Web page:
Reluctant -- or outright opposed -- to using offshore providers? According to Forrester Research Inc., you're not
A new report from the Cambridge-Mass.-based research firm shows that 56% of U.S. companies do not use offshore providers and don't plan to in the next 12 months.
The finding provides an interesting gloss on the drumbeat of data showing that offshore outsourcing -- hot button topic or no -- continues to grow.
But for now, most of that growth is being driven by a relatively small group, according to this latest report. Of the 113 IT leaders responding to the survey, 14% said their companies used offshore providers "whenever and wherever they could." Another 14% said they were committed to offshoring but still "ramping up."
Gung-ho or just getting their feet wet, the 28% of U.S. companies that do use offshore providers are a conflicted bunch. One might assume that businesses that use offshore providers would expect their onshore outsourcing partners to do the same. However, the survey found that 36% do not. Another 7% would seek to prevent their domestic providers from using offshore labor.
"These companies are saying, I'm going to offshore when I want to offshore, and by the way, outsourcing partner, don't offshore without my knowledge," said Forrester analyst William Martorelli, who co-authored the report with Olivia Ester.
"What you see is that the worlds of outsourcing and offshoring have been largely separate, even though they are growing more alike, and company motives for outsourcing and offshoring are different."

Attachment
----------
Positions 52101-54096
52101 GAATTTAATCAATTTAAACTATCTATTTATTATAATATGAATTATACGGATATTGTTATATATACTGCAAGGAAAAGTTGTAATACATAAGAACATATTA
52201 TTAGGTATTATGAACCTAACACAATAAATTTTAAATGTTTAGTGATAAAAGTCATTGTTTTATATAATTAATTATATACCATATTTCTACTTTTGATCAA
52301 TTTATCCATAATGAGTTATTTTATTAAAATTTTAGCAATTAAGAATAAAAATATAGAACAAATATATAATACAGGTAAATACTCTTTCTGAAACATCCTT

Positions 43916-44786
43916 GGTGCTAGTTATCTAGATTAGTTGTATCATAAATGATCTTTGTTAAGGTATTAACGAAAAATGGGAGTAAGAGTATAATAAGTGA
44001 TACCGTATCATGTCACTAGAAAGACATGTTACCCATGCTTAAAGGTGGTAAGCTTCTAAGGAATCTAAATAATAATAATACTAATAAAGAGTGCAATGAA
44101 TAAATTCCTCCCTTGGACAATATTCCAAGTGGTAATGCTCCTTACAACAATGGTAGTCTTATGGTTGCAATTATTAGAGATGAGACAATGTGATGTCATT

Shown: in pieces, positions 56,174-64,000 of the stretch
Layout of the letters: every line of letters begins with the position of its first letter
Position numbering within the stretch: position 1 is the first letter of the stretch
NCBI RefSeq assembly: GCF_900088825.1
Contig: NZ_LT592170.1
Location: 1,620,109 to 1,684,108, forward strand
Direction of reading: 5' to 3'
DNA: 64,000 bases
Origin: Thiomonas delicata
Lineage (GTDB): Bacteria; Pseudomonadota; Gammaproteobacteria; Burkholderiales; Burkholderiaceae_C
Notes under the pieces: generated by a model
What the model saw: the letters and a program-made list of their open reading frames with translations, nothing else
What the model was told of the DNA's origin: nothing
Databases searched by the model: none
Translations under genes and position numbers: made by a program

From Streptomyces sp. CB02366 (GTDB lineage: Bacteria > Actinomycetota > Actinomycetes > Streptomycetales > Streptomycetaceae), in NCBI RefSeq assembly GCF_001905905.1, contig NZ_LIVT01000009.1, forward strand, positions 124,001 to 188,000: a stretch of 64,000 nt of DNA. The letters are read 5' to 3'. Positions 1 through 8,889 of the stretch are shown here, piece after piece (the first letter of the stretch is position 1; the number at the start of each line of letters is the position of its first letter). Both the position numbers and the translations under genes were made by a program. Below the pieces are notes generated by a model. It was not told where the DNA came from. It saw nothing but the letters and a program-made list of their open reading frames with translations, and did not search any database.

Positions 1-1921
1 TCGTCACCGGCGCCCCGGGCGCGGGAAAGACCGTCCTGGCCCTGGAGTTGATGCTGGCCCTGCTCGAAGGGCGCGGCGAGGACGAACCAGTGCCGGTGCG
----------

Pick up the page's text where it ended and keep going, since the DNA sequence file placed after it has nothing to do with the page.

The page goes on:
Forrester has predicted that 830,000 U.S. service-sector jobs will move abroad by the end of 2005 and an additional 3.4 million jobs -- from accounting to telemarketing and chief technology officers -- will be shipped offshore in the next decade.
Offshore labor choices
So how are the 28% using offshore labor? Right now, mostly on isolated application development projects, the survey found. But respondents said the purview of work is expanding to more "mission-critical" applications development and maintenance. Nearly 25% of the companies are using offshore labor for help desk support and another 19% are considering it. Only 7% use offshore labor for infrastructure management and monitoring, but respondents cites these two areas as ripe for export in the future.
The message was mixed on economic value, as well.
When asked to compare offshore services companies with large U.S. services firms like Accenture, BearingPoint Inc., Electronic Data Systems (EDS) or IBM, companies that use offshore providers said "their value for money is clearly better," according to the survey. But offshore providers said they still have a long way to go when it comes to particular industry expertise, domain or business process knowledge and relating to business executives. Nearly half or more of the respondents said offshore providers are either much worse or somewhat worse in these areas, giving U.S service firms a distinct advantage.
Bottom line? One-third report they realized the savings they expected; one-third said they can't yet say if they will reap the expected costs savings and nearly one-fifth said their savings are less than anticipated.
Let us know what you think about the story; email: Linda Tucci, Senior News Writer